From Buckingham Palace’s white marble Queen Victoria to the famous aluminum Eros in Piccadilly Circus, high-profile statues of historical and mythical figures across London have become central participants in an air pollution protest. Before sunrise, Greenpeace activists wearing vests emblazoned with the words “Statue Cleaning Team” spread across the city and scaled 18 public sculptures, covering their faces with giant air pollution masks to make visible the issue of lethal levels of toxic air. Other works involved include a bronze of Oliver Cromwell outside the House of Commons, the Winston Churchill on Parliament Square, the equestrian statue of the Duke of Wellington at Hyde Park Corner, and the 170-foot-tall column in Trafalgar Square commemorating Admiral Lord Nelson.
Artist Chris Kelly, who has previously collaborated with Greenpeace for other public actions, designed the line of wheat-based masks, customizing each one for its intended recipient. Eros’s had two hearts in the place of filtering canisters, for instance, while Churchill’s was adorned with a radio speaker and a bowler hat. At Arsenal Football Club’s Emirates Stadium, a bronze Thierry Henry received a mask with two soccer balls; meanwhile, an anchor and a steering wheel embellished Lord Nelson’s.
As the BBC reported, police have since arrested eight of the 30 activists involved for breaching security laws as well as for suspicion of criminal damage. Paul Morozzo, a member of the campaign, told the Guardian that the activists all took precautions to not damage any of the statues, noting that the gestures are not permanent. Since the arrests, city inspectors have been working to remove the masks.
Although reminiscent of recent demonstrations in Colombia — which left the faces of Fernando Botero sculptures shielded behind fabric masks — the Greenpeace effort is the result of a month of planning to urge UK politicians to enact change in a city where nearly 9,500 people die prematurely from long-term exposure to air pollution.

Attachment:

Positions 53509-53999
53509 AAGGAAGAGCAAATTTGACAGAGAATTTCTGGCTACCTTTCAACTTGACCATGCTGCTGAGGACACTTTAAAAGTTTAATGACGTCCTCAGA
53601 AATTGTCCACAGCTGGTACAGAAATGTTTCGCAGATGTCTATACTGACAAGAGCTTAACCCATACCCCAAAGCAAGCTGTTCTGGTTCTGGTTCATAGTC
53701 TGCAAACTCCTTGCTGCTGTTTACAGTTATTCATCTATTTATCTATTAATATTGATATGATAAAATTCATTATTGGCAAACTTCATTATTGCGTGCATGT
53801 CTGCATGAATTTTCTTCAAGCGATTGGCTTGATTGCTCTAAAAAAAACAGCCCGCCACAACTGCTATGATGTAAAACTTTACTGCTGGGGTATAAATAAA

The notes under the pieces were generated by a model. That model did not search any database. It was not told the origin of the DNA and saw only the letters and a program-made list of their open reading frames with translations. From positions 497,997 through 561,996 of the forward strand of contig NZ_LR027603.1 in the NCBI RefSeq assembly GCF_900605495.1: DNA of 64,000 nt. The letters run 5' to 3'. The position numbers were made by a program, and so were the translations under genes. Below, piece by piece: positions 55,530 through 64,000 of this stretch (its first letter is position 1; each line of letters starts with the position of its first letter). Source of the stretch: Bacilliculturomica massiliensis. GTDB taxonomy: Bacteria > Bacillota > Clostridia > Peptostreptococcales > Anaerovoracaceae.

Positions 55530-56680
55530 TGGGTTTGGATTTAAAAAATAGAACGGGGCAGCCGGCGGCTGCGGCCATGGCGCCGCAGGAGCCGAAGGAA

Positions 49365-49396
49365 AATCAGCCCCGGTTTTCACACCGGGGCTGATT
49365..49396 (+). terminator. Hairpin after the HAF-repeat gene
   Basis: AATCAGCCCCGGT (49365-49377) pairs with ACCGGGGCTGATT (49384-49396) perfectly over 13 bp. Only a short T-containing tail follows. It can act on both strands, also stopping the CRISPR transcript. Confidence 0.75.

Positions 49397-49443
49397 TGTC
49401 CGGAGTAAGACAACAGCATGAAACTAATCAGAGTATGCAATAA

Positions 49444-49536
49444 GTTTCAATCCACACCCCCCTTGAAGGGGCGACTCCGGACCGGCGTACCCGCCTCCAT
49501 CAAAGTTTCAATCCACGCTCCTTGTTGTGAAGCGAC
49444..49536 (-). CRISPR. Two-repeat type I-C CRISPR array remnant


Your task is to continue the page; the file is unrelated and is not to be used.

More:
“At the moment, [Mayor] Boris Johnson has put forward a proposal for an ultra-low emission zone, but that only covers the area of the congestion zone, which is a very small area in central London,” Morozzo told Vice. “So we’re calling for a clean air zone to cover a much larger area of London to be brought in sooner than 2020. We’re saying at least by 2019, and we need it to be stricter, to protect the lungs of most Londoners — not just a few of them.”
The Greenpeace protest is the most recent creative response to the city’s smog levels. Last month, pigeons from the Pigeon Air Patrol flew across London to collect data on regional air pollution in another incredibly visible scene to stimulate public awareness of the issue and call for necessary legislative action.
As arts communities around the world experience a time of challenge and change, accessible, independent reporting on these developments is more important than ever.
Please consider supporting our journalism, and help keep our independent reporting free and accessible to all.